What does it smell like? What does it look like? Are they happy with what they have? Are they positive about it? Can they just smell food smells? Is there aromatherapy out there? Do the bathrooms smell nice? There’s always an approach to the brand that we create. Not just voice, but every single thing that you do to touch.
Kristian Klein (KK):
When you think about the word marketing, everybody automatically thinks advertising. Certainly through my experience, marketing is about all these other things that the guys are talking about, and the interaction in the little things.
Because marketing is what people say to you after they’ve interacted with you – that’s the most important thing for us.
I came from outside a restaurant background, at all, had nothing to do with restaurants, and we decided to open a restaurant.
Because I didn’t have any hospitality training, it was not about what was the right way to do things. I didn’t have the hospitality handbook or been trained by anybody, so we just went with how can we do things the way we want them done.
“What’s cool? What would be a fun way to go out for dinner? How would we like to be interacted with by the staff? What would we like?”
That’s essentially what we did and that was our “marketing”. People came in and went “Wow! This is really different. Am I in a nightclub or at a restaurant? A girl in high heels just greeted me in a such a friendly way, and people were a bit thrown because it was a bit different.
We did traditional marketing stuff like engaging PR companies for the launch, as well as having articles written about us. But to me the most important thing marketing-wise, was to make it an epic experience.
NL: Word of mouth is still the greatest way to get your brand out there.
Does Social Media count as word of mouth?
KK: It depends on who’s generating the content. If it’s something from social media stuff, I wouldn’t’ call it that.
But when other people start posting about it, that’s word of mouth, and that’s awesome. People care enough about you to post stuff, because they want to show off what they’re doing, and where they are. That’s great word of mouth through social media.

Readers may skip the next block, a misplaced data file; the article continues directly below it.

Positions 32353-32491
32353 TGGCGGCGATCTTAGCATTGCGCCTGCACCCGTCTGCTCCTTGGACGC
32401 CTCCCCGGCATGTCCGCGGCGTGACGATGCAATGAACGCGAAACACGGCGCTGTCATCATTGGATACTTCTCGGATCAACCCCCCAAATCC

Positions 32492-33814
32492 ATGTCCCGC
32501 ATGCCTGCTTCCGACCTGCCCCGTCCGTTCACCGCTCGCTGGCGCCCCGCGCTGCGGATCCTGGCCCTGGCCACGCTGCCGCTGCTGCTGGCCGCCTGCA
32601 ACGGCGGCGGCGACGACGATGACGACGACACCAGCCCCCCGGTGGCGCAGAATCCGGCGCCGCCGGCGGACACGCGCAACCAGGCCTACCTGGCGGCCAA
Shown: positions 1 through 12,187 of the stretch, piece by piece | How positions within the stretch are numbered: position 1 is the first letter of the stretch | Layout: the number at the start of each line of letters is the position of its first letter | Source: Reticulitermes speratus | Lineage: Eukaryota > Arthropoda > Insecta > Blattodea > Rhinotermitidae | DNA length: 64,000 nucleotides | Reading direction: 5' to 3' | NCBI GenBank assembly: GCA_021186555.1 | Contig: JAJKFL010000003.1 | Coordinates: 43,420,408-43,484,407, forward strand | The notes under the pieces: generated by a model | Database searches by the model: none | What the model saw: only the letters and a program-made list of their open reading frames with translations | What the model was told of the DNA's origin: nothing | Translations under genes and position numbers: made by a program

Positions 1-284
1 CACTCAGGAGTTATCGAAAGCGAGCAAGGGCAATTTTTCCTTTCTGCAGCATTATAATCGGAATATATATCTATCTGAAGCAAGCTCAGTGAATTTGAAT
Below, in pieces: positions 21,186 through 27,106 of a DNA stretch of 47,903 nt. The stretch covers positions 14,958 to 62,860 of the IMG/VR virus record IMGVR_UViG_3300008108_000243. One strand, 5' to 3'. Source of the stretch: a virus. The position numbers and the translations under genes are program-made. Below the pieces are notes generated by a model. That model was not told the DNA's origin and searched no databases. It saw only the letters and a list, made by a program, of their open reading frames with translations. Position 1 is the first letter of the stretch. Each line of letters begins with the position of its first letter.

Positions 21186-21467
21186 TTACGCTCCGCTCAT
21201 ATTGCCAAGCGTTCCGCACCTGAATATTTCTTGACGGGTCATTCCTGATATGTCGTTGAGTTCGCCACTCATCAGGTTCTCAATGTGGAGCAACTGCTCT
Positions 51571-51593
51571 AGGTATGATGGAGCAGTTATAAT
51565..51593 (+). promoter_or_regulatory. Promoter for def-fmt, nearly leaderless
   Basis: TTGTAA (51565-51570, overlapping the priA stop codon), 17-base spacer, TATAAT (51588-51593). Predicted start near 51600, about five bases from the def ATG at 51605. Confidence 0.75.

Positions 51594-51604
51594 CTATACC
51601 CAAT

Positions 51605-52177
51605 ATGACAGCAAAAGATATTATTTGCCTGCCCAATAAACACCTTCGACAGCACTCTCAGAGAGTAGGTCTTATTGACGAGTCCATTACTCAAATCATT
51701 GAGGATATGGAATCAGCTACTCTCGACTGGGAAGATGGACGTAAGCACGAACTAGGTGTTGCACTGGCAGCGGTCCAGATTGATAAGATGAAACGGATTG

AG: There’s a certain demographic that it will appeal to. We don’t know many 70 year-olds that have social media or have Instagram, which is fine. It’s interesting to see a generation that use Instagram quite a lot, and it’s that market that might be a reflection of what you need. But that’s not always the way. Instagram does work to certain extent for certain places.
How do you weigh what’s important in the very beginning, versus what you talk about later on?
KK: The most important thing for me, and it still is now, is that every customer has an incredible experience. At the very start, I didn’t look at financial figure properly in the first 2-3 months. It wasn’t about that. It was about fixing that stuff once we get the experience right. That was probably the lack of hospitality knowledge and we got ourselves in a pickle the first few months! (Laughter)
It was important that we just had this stuff down pat. That is still now what we focus on.
If anything, it’s probably become more important to us, as we go through the journey of the last few years as we hit it on the head. If we get a customer complaint, we make sure we deal with it, and turn that bad experience into a positive one. Like my dad always said, it’s not what you do wrong, it’s what you do afterwards.
Things might have changed, but the ethos of what we’re trying to achieve remains the same. Now that this is on auto-pilot, we do get it right most of the time and we can look at the financial stuff and tweak.
Since we’re on the topic of brand – what’s the first word or phrase you want people to think of when they eat at your restaurant?